Steves Digicams - Digital Camera Reviews, Camera News, and Photography Information
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Old 12-11-2011, 03:44 PM
 
24,503 posts, read 35,965,437 times
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Quote:
Originally Posted by MediocreButArrogant View Post
Those numbers are the number of effective pixels in the camera's imaging sensor.

If it's a point and shoot, the lens is the limiting factor, and the difference between 12.1 and 14.1 is meaningless, since it's so far beyond what the lens can resolve on the tiny little sensor. On a DSLR, with good glass, those differences are meaningful. That said, the P&S camera with the higher resolution sensor may offer other features that make it a better camera, but the difference in number of pixels is all but meaningless.

Someone else can post links that will help you learn about how to choose a digital camera.
I know what you say is generally true, however there ate p&s cameras with good glass as well. Such as the Panasonic Lx5/Leica D-Lux 5. Sensor size is still an issue, however that's the price you pay for the compact factor.
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Old 12-12-2011, 12:38 AM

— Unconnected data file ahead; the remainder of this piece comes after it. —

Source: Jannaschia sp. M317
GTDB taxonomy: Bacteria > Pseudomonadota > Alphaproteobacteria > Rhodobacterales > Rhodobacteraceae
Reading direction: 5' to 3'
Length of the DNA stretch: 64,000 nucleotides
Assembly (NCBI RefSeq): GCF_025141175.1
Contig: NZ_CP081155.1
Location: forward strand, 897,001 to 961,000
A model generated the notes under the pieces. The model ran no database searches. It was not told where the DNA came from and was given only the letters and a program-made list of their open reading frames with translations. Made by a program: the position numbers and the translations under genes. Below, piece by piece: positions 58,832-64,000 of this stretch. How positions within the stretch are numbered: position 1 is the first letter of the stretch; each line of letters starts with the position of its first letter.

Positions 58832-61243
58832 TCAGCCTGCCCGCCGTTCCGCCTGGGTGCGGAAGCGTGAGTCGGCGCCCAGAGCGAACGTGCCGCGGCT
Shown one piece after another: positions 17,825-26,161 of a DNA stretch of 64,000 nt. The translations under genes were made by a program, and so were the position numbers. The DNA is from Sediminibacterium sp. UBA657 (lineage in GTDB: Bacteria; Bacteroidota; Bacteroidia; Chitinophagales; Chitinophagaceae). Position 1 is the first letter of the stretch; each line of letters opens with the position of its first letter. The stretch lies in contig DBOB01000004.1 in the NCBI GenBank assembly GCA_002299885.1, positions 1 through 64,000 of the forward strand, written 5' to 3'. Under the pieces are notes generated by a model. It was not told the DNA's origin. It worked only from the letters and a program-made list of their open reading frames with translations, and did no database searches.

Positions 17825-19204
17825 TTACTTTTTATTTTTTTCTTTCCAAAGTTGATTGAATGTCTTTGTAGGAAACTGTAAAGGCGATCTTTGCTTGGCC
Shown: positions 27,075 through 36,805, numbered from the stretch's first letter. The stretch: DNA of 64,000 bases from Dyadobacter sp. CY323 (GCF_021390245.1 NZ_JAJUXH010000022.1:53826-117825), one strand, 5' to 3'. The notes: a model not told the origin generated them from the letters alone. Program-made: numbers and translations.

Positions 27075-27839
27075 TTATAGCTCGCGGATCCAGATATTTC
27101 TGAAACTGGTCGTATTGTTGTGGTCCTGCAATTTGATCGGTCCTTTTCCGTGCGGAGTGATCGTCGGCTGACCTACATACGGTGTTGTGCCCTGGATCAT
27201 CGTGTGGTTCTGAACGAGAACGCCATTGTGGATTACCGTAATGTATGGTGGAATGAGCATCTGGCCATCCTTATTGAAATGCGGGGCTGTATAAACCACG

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Quote:
Originally Posted by irman View Post
If the numbers you have quoted, refer to the amount of pixels for each picture, than the difference between the two resolutions you mentioned, for the average human eye, is *probably* not noticeable.
Depends on the viewing distance and how big you print it. The human eye can detect somewhere in the neighborhood of 250 DPI at a standard "viewing distance". A standard viewing distance is holding a picture in your hand approximately at arms length. So if we had an image that was 4000px*3000px which is 12MP we could make a print that has physical measurements 16"*12" that was optimized for that viewing distance. In the real world since such large images are on the wall and the viewing distance is greater you could easily make it 3 times that size. That of course is assuming your camera can fully utilize the pixel range.
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Old 12-12-2011, 02:05 AM
 
Location: Silicon Valley
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Quote:
Originally Posted by NJBest View Post
Sensor size is still an issue, however that's the price you pay for the compact factor.
Most people don't realize that all pixels are not created equally. The small sensor size in a P&S requires much higher resolution out of the lens for the same number of pixels. When you ask a piece of glass to resolve that much detail, the MTF (grossly simplified, sharpness at a given resolution) drops off. The big sensors in a DSLR allow the lens to operate in a region where the MTF is high. Tiny sensors require operating the lens in a region where the MTF is low.

The table here: Size Matters - photo.net shows how the MTF is much lower on the P&S because the the small sensor size means a much higher lp/mm (line pair per millimeter) for the same number of pixels.